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What is Self-Care, Anyway?

May 3, 2017

 

As a Mindfulness Coach I love that I get to have conversations with people about how to manage stress and cultivate more ease in their lives. I’ve found that in our over-scheduled days many of us feel like we don’t have the time for self-care and have lost sight of  how important it is for us to take time to nurture ourselves (instead of focusing all our time and energy on everyone else). You’ve probably heard the old adage, “you can’t take care of others unless you care for yourself first”.

 

As a mom, business owner, and yoga teacher, I’ve found this to be painfully true. When I’m feeling completely depleted because I’ve been caring for others all day long, I tend to be reactive, hot-tempered, and overwhelmed. Sound familiar?

 

Luckily in the midst of my busiest stage of life (when I was a corporate junkie, had a husband deployed and was learning how to single parent a two year old), I found yoga. Yoga provided me with my first glimpse into what self-care was and the impact it could have on my life. The realization that self-care was something I could integrate into my life without having to schedule a “mental health” day off work was a complete eye opener.

 

It has been six years since that realization and I’ve come a long way in embracing the importance of putting on my oxygen mask first, before I can help others with theirs. As I’ve witnessed the impact of self-care on my own life, I am now an advocate for how helpful it can be for others who are in the height of their busy lives.

 

While working with a client the other day and exploring the stress and feeling of imbalance in her life, I asked, “what do you do for your own self-care?”

 

I was met with a response that befuddled me but at the same time took me right back to my earlier stage of life, where I would have likely asked the same question. 

 

She said, “I don’t understand what you are asking - what is self-care?”. 

 

At first I thought she was kidding with me and joking about her lack of self-care, but when looking at the questioning expression on her face, I realized she was, indeed, quite serious.

 

Good question, I responded. “What exactly is self-care?” 

 

I believe that self-care is an important mindset and practice that is somewhat of a lost art. 

 

When talking with Julie Burton recently, author of the Self-Care Solution, she shared that self-care is not simply an action that we take to nurture ourselves but it is also a personal value. It is something we must believe is important and worthy of our time and efforts. It must be ingrained in our minds as something that is important for us to do for our health.

 

Kind of like brushing your teeth.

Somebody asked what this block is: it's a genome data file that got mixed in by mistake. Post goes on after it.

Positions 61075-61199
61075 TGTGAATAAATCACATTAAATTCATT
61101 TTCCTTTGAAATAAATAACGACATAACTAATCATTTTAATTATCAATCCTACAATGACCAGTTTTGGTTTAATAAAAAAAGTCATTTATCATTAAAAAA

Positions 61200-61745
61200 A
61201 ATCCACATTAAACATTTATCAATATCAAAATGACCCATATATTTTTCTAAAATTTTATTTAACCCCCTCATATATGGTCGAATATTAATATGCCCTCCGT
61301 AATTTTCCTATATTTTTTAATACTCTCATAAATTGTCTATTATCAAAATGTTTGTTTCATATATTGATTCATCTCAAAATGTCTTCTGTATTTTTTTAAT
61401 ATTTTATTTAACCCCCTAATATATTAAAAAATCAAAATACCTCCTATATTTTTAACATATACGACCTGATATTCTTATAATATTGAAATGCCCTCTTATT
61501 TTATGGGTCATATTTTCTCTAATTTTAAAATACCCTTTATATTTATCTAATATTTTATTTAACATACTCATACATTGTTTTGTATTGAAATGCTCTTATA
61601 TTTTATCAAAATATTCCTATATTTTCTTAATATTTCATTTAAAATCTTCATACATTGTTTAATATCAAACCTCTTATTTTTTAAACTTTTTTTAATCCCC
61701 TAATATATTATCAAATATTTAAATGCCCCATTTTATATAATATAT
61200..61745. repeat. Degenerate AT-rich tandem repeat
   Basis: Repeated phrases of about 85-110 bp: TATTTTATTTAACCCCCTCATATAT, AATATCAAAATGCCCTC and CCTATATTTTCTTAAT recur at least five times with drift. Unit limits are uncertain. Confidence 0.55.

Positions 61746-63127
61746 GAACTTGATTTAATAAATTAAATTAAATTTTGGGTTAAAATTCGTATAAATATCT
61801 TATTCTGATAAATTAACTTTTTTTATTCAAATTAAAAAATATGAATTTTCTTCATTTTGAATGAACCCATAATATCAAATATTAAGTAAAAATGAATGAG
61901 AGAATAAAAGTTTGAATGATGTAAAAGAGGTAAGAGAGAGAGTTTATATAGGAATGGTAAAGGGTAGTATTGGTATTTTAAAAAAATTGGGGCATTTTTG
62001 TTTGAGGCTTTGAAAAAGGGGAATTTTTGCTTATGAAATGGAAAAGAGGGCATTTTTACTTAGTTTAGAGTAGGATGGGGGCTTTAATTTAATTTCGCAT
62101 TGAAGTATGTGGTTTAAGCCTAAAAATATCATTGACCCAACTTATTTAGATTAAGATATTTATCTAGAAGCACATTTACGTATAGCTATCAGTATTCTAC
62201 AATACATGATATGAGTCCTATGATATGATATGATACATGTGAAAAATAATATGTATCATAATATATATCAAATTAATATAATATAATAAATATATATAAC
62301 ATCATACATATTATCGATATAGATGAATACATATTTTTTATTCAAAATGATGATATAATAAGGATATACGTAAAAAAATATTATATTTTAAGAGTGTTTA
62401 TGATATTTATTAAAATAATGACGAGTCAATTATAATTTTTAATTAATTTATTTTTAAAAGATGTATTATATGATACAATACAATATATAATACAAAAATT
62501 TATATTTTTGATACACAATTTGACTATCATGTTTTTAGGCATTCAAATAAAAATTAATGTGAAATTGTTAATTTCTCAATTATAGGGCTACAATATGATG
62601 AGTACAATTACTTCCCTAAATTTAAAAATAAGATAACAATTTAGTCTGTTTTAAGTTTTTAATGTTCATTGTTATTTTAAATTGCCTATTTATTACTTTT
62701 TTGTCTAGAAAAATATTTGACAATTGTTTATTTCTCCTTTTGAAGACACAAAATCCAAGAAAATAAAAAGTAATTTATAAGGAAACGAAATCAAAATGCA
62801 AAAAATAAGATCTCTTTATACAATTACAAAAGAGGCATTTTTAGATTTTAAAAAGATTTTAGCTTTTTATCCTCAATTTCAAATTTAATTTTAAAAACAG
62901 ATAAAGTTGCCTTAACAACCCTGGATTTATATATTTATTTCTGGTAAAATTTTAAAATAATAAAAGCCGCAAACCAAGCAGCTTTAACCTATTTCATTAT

As a society we’ve lost sight of how incredibly important it is and in our striving to get ahead in life, feel as if we don’t have time for something seemingly invaluable as self-care.

 

So, why is it so important?

 

If you look at the technologically driven digital age that we live in, you will see that most of us are tied to our phones and are “connected” 24/7. However, it is a false sense of connectedness as many of us feel a lack of true community. Not surprisingly, all the likes, comments, and emoji’s we get on social media don’t seem to fill the void of a face-to-face, heart-to-heart conversation.

 

In our striving to get ahead (for both adults and kids) in our careers, schools, and sports, we have forgotten what it’s like to have a free hour. An hour to simply be; with our thoughts uninterrupted and free to explore the depths of our souls. Sixty minutes to dream, to reconnect with what makes our hearts sing and what is most important to us in our lives.

 

In addition to filling our hours with scheduled activities and work, many of us are caretakers as well. As parents we have children that depend on us and as daughters and sons, we now have aging parents who need care taking. We fill any extra mental or emotional energy with making sure our friends, families, and colleagues know they can count on us whenever they need us.

 

We volunteer at school. We bring food to friends when a baby is born or when they are struggling. We send notes of gratitude to teachers, friends, family members. We care for others.

 

As we care for everyone else around us and remain in a state of constant busyness, and we often forget to take care of our selves. Why? Because we don’t value it. We value the importance of being there for everyone else but have forgotten how imperative it is that we breath the oxygen in first before offering our support to those around us.